How the potential collapse of the Euro could affect your mortgage costs
Author: Andy Bedford » Publish Date: 11 November 2011
Whilst it remains unclear how close we are to a collapse of the Euro, one thing is clear; predicting how the fallout would affect financial markets is no easy task, even for seasoned financial experts.
In pure mortgage terms, one set of products appears to be particularly risky in the current market; is any which tracks a variable rate as opposed to the Bank of England base rate. These include discounted rates, variable rates and Libor-linked or Libor-rate deals.
All of these products could be subject to increases if the Euro collapsed, even if the monetary policy committee of the Bank of England decides to keep interest rates low.
When the BOE base rate was reduced heavily in 2008, many lenders did not pass these cuts into their variable rates for some time; as doing so would have seriously jeopardised their ability to remain afloat.
Similarly, in the scenario of the collapse of the Euro and or the default of a nation such as Greece, Spain or Italy, this would undoubtedly cause a similar crisis in the banks leading to a drying up of money markets and upward pressure on banks’ variable rates.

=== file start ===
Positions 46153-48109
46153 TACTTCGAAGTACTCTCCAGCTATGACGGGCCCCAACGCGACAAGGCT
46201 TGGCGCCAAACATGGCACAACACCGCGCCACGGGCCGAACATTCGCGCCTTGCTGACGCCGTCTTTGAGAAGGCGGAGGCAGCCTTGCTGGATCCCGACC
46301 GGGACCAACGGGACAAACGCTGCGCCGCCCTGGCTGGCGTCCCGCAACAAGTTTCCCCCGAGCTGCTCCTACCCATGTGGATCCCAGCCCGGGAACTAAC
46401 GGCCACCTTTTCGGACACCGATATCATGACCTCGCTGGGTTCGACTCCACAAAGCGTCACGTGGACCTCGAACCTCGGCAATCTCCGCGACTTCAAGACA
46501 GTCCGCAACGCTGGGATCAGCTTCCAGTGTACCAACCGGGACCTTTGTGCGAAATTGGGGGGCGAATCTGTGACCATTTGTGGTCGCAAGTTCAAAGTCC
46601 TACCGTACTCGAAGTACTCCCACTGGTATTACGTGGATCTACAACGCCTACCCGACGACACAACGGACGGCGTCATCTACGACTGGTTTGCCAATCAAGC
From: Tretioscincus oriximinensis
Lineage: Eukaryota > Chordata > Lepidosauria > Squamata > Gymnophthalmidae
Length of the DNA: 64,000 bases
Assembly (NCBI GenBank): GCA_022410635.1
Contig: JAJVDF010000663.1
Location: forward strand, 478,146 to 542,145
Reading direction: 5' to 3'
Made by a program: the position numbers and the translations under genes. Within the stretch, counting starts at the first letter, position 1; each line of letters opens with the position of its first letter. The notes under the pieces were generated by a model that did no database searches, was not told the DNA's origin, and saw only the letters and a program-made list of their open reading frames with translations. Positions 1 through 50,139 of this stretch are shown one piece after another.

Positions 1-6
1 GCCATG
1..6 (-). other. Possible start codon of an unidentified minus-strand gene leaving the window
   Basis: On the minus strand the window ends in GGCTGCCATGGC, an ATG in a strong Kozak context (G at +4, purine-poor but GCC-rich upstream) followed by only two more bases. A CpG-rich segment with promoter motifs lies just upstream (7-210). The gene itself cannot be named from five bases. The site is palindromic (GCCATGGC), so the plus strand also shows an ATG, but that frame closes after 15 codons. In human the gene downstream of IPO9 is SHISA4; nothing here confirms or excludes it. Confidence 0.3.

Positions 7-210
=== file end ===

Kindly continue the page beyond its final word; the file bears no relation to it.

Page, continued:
Most discount-rate mortgages are offered by smaller building societies, which typically have a much lower risk exposure and would be better insulated against having to raise their variable rates significantly in a similar scenario. However, they are not immune to this risk.
More concerning, though, are Libor-linked deals; these are linked to the going rate of lending between UK banks and could rise a lot if we saw more market turmoil.
Even so, tracker deals could still be a risk; who knows how the different repercussions of this kind of event could ultimately play out?
So when looking at current products, comparing the difference between fixed and variable rates, in general, is well worth doing. I would take a pragmatic approach where the difference is minimal, as it seems likely that the last string of bailouts may yet prove to be the tip of the iceberg.